Prague’s Old Town Square will start to celebrate the Christmas season this Saturday, when a 23-meter Norway spruce aged at over 50 years will be erected in the historic locale.
The tree was cut down in Česká Lípa on Sunday and is now making its way to the Czech capital.
This year, however, there won’t be an official ceremony marking the event.
Officials have cited security concerns following the recent attacks in Paris as the reason for cancelling the annual tree lighting, according to iDnes: not necessarily due to any perceived threat in Prague, but because of potential panic at the crowded central location.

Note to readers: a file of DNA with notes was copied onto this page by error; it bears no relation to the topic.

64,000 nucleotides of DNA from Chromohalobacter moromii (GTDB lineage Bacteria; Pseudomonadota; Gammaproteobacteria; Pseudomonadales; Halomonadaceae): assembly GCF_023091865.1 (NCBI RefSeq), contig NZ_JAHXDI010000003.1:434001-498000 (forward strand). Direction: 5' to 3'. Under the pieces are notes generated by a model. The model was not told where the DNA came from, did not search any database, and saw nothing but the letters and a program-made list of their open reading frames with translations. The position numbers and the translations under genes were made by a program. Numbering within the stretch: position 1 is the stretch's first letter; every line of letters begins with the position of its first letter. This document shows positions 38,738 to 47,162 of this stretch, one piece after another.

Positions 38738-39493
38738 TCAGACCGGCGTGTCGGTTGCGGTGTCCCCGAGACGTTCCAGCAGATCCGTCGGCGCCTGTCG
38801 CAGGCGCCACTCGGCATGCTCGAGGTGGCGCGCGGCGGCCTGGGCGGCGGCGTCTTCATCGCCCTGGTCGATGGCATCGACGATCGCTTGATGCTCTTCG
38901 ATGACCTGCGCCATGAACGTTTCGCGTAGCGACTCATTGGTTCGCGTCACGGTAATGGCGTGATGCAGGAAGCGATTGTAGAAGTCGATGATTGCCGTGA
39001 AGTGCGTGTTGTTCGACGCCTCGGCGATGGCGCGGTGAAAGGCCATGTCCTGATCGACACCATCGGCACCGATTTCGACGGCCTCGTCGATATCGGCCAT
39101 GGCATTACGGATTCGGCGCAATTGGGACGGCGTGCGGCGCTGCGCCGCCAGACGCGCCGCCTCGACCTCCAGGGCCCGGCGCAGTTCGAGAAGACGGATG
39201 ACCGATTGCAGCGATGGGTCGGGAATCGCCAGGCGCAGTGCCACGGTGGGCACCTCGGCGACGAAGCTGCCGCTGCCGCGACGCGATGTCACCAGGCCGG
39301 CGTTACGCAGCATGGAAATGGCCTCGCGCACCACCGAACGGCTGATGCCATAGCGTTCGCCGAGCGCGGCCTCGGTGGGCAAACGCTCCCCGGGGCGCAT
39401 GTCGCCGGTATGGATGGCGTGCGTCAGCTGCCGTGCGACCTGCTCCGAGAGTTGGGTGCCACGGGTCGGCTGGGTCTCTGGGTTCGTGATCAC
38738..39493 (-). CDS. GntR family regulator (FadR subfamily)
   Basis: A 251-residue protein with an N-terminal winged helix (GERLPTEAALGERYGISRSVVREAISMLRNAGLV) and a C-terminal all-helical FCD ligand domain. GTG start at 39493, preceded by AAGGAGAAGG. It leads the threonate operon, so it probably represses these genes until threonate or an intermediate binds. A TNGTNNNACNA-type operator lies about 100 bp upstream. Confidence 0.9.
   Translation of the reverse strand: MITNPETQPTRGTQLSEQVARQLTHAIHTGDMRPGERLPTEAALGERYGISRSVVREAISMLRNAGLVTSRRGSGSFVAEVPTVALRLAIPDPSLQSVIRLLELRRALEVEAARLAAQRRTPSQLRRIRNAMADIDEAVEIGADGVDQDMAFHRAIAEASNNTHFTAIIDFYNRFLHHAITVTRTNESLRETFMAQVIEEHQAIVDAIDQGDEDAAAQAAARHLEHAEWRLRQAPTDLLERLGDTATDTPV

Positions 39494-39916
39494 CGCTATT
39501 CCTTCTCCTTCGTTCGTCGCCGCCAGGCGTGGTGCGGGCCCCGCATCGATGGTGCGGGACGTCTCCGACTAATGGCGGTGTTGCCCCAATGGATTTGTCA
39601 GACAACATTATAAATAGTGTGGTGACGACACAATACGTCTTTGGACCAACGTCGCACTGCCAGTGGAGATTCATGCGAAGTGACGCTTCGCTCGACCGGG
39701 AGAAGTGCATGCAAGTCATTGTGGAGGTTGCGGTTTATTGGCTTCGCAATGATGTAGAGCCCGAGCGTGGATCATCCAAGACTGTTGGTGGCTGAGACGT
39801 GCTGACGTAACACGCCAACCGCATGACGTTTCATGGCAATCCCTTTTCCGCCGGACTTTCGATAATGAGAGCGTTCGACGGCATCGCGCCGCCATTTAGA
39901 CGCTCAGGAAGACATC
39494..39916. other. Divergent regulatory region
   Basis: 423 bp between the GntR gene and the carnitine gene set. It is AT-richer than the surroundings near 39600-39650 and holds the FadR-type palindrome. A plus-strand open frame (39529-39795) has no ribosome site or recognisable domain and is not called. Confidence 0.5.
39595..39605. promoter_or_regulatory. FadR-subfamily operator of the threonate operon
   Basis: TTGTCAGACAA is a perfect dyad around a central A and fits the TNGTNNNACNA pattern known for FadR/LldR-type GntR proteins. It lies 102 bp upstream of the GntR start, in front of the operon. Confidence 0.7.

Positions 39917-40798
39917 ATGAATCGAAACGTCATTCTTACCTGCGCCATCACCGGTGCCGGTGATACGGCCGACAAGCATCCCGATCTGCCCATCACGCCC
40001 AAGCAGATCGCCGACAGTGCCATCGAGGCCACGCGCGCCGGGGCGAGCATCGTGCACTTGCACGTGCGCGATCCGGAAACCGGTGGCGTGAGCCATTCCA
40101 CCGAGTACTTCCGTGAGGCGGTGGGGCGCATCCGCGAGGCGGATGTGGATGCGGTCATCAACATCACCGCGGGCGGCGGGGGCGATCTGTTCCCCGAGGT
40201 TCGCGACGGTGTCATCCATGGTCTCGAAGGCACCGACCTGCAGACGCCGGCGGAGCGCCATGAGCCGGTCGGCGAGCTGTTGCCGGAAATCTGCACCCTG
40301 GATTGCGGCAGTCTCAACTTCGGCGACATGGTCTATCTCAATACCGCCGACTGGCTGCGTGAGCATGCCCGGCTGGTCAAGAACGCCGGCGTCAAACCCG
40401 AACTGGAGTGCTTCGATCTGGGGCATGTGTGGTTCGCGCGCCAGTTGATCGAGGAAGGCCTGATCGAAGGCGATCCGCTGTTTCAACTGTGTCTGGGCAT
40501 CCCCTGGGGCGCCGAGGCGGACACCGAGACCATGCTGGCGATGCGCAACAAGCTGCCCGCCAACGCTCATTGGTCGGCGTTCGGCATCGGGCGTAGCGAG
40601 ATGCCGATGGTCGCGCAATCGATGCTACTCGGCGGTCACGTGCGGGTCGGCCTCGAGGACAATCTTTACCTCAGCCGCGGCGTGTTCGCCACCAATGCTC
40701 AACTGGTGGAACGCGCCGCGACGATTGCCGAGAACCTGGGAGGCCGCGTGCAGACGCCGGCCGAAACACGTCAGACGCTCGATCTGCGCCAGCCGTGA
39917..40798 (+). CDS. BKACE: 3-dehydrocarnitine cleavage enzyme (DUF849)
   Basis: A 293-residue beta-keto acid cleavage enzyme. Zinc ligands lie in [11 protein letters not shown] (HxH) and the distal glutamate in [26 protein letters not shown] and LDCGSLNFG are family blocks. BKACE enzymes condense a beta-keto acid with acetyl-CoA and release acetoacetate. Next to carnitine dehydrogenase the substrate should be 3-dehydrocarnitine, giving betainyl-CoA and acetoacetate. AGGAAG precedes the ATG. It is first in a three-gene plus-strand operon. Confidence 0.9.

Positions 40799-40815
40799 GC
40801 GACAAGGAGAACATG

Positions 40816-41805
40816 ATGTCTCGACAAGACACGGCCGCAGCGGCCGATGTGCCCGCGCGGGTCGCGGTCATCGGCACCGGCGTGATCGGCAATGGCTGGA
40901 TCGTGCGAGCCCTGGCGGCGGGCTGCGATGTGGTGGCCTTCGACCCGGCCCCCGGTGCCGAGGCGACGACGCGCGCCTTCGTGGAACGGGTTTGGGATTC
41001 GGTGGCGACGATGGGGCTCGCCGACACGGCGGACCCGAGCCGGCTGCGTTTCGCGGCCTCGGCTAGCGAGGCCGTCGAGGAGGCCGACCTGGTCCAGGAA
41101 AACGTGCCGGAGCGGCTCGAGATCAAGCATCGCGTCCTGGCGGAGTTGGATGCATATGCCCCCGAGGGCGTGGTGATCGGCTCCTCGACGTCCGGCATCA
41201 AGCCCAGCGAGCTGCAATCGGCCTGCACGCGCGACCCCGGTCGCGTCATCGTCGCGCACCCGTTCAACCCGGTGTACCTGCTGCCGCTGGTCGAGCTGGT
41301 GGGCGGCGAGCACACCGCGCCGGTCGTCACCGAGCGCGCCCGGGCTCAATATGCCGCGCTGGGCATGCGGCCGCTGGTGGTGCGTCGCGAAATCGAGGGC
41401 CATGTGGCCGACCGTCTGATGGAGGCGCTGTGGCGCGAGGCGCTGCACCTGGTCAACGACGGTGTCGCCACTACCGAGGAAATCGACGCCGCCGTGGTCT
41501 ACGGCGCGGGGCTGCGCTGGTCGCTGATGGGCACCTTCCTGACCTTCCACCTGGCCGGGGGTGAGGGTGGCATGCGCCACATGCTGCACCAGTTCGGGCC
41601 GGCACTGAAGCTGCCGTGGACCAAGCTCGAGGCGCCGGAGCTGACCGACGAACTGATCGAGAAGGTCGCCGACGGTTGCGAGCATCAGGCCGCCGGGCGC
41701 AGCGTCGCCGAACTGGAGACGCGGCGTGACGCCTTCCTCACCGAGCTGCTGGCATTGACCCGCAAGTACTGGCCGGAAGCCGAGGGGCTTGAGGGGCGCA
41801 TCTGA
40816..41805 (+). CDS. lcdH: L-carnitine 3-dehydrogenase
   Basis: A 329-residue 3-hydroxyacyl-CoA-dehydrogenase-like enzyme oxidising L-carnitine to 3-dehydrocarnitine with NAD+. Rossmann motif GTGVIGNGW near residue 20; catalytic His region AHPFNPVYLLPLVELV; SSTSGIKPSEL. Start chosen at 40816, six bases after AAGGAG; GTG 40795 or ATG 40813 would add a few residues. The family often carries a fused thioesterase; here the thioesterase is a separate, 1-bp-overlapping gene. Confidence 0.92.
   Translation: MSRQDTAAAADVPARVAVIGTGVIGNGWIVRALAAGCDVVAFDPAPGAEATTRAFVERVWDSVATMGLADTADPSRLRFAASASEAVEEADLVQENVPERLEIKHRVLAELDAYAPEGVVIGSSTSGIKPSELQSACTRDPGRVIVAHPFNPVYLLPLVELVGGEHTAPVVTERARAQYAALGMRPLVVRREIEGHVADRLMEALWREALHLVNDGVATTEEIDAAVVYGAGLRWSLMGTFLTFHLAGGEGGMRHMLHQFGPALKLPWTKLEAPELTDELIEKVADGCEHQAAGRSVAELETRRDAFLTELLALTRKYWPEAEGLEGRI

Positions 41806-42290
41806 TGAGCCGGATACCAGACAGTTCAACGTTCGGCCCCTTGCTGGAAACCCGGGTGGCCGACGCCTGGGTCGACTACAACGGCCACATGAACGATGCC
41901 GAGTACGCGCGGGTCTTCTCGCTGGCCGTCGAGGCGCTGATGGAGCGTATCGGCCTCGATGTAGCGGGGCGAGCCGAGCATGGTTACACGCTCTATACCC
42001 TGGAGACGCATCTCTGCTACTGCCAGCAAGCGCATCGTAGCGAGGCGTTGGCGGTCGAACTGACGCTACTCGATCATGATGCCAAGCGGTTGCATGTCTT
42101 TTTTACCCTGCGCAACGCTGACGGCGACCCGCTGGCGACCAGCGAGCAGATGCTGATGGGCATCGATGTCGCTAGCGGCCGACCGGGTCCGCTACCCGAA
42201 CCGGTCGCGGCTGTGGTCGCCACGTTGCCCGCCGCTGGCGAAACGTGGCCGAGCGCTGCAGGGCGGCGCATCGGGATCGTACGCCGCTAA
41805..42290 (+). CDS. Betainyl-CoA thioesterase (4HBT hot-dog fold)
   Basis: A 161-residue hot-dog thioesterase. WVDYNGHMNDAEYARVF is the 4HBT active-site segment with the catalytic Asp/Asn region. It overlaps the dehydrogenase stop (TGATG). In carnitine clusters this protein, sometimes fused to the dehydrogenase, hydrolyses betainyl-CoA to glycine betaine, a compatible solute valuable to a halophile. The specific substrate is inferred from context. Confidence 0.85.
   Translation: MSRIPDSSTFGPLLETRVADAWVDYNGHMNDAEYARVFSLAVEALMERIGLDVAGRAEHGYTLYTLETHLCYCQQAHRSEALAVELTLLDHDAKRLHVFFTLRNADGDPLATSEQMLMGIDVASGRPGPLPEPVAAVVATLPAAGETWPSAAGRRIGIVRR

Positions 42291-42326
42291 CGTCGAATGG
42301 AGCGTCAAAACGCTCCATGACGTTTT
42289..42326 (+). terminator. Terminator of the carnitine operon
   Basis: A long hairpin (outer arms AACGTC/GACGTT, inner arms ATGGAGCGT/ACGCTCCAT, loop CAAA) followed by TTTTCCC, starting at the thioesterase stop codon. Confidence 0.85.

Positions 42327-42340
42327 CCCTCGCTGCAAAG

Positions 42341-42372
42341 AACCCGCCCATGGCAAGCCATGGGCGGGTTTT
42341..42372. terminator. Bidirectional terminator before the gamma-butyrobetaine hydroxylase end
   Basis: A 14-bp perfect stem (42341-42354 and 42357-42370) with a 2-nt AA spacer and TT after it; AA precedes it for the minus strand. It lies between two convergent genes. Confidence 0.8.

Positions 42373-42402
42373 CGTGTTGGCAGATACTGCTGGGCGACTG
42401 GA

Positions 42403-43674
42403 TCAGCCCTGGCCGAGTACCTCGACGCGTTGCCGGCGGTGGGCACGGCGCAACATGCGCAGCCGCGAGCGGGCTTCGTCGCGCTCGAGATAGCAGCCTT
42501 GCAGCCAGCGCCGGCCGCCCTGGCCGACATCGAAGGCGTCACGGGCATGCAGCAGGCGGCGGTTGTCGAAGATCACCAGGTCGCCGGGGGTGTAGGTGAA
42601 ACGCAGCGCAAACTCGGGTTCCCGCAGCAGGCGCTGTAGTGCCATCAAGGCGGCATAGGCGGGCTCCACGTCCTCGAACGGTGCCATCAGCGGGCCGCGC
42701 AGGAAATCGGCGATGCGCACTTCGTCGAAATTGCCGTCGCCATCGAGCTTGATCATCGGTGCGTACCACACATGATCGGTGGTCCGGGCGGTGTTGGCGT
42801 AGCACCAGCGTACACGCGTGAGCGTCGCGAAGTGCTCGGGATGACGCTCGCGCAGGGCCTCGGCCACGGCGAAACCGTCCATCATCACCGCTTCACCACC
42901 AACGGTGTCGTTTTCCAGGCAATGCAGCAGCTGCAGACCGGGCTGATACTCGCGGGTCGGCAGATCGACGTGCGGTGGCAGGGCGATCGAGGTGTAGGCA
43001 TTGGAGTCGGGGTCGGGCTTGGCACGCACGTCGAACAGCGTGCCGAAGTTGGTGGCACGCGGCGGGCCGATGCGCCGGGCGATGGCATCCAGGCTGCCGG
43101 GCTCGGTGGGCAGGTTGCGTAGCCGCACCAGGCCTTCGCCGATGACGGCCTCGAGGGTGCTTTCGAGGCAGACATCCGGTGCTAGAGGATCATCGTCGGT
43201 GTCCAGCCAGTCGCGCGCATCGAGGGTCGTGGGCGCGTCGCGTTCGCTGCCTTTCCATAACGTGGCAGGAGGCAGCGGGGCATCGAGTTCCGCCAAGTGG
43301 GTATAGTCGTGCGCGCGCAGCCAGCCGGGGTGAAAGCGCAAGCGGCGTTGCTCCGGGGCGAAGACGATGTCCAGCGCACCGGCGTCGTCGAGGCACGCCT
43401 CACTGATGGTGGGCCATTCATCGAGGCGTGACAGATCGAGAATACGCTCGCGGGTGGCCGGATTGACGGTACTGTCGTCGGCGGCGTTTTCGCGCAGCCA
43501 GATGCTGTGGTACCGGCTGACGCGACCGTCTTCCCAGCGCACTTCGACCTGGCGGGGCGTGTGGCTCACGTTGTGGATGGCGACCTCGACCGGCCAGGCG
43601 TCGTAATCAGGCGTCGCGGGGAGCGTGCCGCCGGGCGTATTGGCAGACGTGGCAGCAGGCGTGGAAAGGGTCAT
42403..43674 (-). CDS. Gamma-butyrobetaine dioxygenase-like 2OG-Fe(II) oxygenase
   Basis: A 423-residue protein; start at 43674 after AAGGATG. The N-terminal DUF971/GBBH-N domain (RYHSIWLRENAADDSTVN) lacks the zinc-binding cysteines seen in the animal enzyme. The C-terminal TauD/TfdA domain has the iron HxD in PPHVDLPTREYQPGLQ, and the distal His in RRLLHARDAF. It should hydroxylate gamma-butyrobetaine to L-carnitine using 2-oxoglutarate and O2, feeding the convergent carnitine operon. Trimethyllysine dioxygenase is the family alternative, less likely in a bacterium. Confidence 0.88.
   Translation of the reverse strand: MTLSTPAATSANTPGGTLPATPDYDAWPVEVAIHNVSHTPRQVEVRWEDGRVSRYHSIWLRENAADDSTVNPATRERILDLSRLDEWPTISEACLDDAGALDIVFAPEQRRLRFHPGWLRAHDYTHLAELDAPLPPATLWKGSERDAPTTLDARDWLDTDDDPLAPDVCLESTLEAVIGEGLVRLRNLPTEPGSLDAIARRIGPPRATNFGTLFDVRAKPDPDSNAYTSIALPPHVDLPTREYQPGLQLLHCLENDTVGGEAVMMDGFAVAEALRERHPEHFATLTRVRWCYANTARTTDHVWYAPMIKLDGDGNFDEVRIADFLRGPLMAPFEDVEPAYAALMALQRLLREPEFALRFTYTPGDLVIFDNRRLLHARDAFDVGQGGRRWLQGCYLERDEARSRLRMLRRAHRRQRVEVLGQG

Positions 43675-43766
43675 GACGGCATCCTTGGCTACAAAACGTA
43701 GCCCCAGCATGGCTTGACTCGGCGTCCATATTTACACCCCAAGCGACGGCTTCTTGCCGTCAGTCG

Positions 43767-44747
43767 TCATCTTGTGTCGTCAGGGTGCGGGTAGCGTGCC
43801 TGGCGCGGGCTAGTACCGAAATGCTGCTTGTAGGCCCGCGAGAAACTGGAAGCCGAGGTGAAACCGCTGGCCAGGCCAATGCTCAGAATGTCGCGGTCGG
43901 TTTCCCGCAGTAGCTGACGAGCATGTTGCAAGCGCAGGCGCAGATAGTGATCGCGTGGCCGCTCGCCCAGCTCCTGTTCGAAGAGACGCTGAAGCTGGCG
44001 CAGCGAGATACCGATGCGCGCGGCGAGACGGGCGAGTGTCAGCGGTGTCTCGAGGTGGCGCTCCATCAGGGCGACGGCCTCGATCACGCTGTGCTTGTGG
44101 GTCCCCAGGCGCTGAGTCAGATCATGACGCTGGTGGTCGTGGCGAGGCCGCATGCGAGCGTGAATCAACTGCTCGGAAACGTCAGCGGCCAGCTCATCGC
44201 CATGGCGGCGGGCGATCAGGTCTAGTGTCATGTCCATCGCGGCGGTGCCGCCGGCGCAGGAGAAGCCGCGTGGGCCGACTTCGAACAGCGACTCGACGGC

“We are not afraid of a terrorist attack, but rather a panic in the event that someone would abuse the situation,” said markets spokesperson Hana Tietze.
Instead of an official ceremony, the tree will be quietly erected on Saturday, and lit up each hour to the rhythm of music. Old Town Square’s traditional Christmas market will begin as usual from November 28.
The official announcement cancelling the tree lighting was made on Monday, but rumors have been making the rounds.
“FEAR OF ATTACK: Islamic State destroys traditional Czech Christmas!” read a headline on Nova last week.
While that statement may not be entirely accurate, Christmas markets in Old Town and throughout Prague are expected to see increased police presence.
In past years, the most dangerous element of Old Town Square’s Christmas market may have been the Christmas tree itself: in 2003, a British tourist was seriously injured when hit by the falling tree.